Saturday, November 12, 2011

Pressure Ulcers vs Deep Tissue Injury vs Blisters

Our law office has handled several Pressure Sore, Pressure Ulcer cases where the defense tries to categorize a pressure ulcer as a "deep tissue injury" which was hidden and not visible to caregivers thereby excusing the caregivers from observing and treating the wound. They usually contend  that the wound popped up out of nowhere suddenly and in an advanced stage. In other words this wound was unpreventable and untreatable in its earlier stages because it was hidden under the surface of the skin. This defense distorts the definitions and progression of each type of wound.  Usually the actual progression of most skin disorders I have handled were in fact pressure ulcers and not hidden "deep tissue Inujury". Mischaracterizing a pressure ulcer as a deep tissue injury is usually an attempt to skirt the mandate of federal regulations regarding the prevention of bed sores. They are seperate and distinct skin wounds.

483.25(c) Quality of Care - Pressure Sores (also called Tag F314):
"Based on the Comprehensive Assessment of a resident, the facility must ensure that-
(1) A resident who enters the facility without pressure sores does not develop
pressure sores unless the individual’s clinical condition demonstrates that they were
unavoidable; and (2) A resident having pressure sores receives necessary treatment and services
to promote healing, prevent infection and prevent new sores from developing."

The National Pressure Ulcer Advisory Panel in 2007 redefined the definition of a pressure ulcer and
the stages of pressure ulcers, including the original 4 stages and adding 2 stages on deep tissue
injury and 1 on unstageable pressure ulcers.
A Pressure sore is defined in 2007 by the National Pressure Ulcer Advisory Panel (NPUA) as a
"A pressure ulcer is localized injury to the skin and/or underlying tissue usually over a bony
prominence, as a result of pressure, or pressure in combination with shear and/or friction."
Pressure ulcers develop when capillaries supplying the skin are compressed enough to impede perfusion, leading ultimately to tissue necrosis. Without pressure over a bony prominence you don't have a pressure sore.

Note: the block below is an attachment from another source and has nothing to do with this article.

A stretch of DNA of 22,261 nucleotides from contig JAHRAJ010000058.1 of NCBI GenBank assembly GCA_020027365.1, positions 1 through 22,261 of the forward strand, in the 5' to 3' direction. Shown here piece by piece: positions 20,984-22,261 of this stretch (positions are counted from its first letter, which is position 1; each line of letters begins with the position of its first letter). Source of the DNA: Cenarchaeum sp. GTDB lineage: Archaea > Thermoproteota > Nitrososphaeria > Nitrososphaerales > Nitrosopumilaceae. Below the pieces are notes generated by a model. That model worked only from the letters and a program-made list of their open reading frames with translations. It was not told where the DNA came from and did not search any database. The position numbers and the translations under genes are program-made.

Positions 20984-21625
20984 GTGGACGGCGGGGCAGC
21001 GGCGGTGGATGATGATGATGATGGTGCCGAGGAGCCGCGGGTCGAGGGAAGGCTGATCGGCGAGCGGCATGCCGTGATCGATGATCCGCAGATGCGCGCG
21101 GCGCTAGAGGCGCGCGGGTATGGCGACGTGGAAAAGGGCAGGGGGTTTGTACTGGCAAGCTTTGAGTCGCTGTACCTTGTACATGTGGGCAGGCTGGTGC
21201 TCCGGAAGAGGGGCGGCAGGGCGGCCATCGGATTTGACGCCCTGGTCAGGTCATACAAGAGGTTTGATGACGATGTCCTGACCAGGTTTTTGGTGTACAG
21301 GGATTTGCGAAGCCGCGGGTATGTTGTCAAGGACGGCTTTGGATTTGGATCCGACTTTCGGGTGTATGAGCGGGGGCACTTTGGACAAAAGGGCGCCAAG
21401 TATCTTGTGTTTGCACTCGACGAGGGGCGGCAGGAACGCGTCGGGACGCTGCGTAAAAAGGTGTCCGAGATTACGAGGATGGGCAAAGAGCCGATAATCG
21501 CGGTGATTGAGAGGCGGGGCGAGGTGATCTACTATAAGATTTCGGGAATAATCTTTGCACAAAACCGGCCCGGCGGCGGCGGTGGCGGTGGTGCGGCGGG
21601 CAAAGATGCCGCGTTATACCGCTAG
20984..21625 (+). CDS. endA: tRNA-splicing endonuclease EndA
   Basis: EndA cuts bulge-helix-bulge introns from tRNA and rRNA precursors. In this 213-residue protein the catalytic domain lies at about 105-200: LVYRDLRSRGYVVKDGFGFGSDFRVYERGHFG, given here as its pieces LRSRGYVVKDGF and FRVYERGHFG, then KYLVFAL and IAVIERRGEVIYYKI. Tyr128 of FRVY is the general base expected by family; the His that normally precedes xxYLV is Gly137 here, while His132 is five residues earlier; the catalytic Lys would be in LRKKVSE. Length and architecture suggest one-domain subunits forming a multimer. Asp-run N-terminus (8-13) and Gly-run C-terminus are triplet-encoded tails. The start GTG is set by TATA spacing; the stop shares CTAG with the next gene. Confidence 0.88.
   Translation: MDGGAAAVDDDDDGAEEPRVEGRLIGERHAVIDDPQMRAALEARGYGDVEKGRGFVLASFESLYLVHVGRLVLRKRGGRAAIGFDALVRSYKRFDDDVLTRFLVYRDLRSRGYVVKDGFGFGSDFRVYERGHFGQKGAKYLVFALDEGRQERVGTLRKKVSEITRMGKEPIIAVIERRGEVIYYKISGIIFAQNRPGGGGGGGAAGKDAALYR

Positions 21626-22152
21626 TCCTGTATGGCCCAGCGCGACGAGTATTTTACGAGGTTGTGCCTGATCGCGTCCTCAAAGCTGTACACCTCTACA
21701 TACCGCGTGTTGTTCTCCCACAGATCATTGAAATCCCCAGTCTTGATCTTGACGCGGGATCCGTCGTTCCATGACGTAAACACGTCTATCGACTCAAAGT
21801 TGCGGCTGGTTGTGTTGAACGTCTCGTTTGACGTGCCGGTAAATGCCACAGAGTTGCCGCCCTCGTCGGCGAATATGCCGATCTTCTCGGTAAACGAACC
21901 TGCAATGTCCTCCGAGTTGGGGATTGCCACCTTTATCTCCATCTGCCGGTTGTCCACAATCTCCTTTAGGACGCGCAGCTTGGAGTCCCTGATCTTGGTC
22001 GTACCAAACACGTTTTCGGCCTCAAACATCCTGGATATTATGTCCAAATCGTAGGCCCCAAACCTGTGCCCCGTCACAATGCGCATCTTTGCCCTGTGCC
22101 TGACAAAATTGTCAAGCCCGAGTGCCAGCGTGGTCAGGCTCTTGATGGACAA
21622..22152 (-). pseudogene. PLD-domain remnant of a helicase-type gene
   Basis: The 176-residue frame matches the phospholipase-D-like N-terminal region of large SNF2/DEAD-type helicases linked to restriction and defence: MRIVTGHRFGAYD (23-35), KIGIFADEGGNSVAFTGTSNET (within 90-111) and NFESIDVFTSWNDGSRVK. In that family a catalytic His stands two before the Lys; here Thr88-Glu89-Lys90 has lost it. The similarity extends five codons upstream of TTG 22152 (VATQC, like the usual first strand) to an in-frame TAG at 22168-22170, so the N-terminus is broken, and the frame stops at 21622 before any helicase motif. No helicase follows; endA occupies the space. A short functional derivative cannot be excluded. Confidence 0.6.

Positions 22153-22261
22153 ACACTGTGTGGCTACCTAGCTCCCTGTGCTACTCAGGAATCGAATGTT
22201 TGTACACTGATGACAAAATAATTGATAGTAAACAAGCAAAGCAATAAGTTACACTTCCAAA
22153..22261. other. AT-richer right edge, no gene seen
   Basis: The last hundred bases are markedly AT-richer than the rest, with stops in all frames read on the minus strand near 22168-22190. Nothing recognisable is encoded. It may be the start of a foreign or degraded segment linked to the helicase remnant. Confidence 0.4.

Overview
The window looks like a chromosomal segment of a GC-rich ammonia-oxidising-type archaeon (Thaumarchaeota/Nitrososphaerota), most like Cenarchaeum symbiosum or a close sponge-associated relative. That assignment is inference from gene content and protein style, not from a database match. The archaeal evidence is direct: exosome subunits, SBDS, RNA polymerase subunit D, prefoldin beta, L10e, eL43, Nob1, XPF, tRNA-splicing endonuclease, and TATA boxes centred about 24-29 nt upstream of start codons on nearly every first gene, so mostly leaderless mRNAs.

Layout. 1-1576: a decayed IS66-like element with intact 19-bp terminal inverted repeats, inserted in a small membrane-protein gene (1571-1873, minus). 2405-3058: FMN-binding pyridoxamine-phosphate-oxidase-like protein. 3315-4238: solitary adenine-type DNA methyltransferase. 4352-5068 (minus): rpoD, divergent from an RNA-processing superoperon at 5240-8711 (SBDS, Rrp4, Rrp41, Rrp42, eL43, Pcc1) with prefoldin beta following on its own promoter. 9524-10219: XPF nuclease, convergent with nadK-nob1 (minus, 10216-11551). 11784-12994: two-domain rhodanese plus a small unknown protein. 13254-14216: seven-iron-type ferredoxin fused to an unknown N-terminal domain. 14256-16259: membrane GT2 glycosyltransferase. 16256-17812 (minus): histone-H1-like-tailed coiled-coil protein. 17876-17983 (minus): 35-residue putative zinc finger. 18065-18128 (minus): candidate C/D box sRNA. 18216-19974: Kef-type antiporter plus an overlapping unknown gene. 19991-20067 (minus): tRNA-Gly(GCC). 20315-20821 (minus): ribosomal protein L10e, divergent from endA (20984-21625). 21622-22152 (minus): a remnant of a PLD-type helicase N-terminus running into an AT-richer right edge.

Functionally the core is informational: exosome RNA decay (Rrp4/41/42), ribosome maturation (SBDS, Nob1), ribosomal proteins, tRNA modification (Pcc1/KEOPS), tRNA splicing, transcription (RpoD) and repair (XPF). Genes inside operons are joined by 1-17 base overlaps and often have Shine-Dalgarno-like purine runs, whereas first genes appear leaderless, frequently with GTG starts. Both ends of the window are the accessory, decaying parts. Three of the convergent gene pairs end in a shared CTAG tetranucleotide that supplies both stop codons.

NPUA stated in 1998 that a Stage I pressure ulcer is an observable pressure related alteration of intact skin with indicators, as compared to an adjacent or opposite area on the body, which may include changes in one or more of the following: skin temperature (warmth or coolness), tissue consistency (firm or boggy feel), and/or sensation (pain, itching). The ulcer appears as a defined area of persistent redness in lightly pigmented skin, whereas in darker skin tones, the ulcer may appear with persistent red, blue, or purple hues.  A pressure sore is visible or it is not a pressure ulcer by the 1998  definition.

A "Deep Tissue Injury", by contrast is defined in 2007 by NPUA as "Purple or maroon localized area of discolored intact skin or blood-filled blister due to damage of underlying soft tissue from pressure and/or shear." The area may be preceded by tissue that is painful, firm, mushy, boggy, warmer or cooler as compared to adjacent tissue. Deep tissue injury may be difficult to detect in individuals with dark skin tones. Evolution may include a thin blister over a dark wound bed. The wound may further evolve and become covered by thin eschar. Evolution may be rapid exposing additional layers of tissue even with optimal treatment.

Note the distinction created by these definitions when examining a stage 2 pressure ulcer versus a "deep tissue injury":  A stage 2 pressure ulcer: "Stage II: Partial thickness loss of dermis presenting as a shallow open ulcer with a red pink wound bed, without slough. May also present as an intact or open/ruptured serum-filled blister. Presents as a shiny or dry shallow ulcer without slough or bruising.* This stage should not be used to describe skin tears, tape burns, perineal dermatitis, maceration or excoriation." Note that NPUA indicates that *Bruising indicates suspected deep tissue injury.
Note also that Stage 2 pressure ulcers can appear as "blisters" but they are indeed stage 2 pressure ulcers not common or benign blisters.
The Hamill Law Group has 34 years experience advocating for injured people including those who have suffered from nursing home neglect, abuse or wrongful death. The Hamill firm represents elders victimized by criminal assaults,  pressure sores , falls , sepsis and malnutrition.  For more information contact the Hamill group at (617) 479-4300 or use the law firm contact form.

See update to Pressure Ulcers vs Deep Tissue Injury vs Blisters


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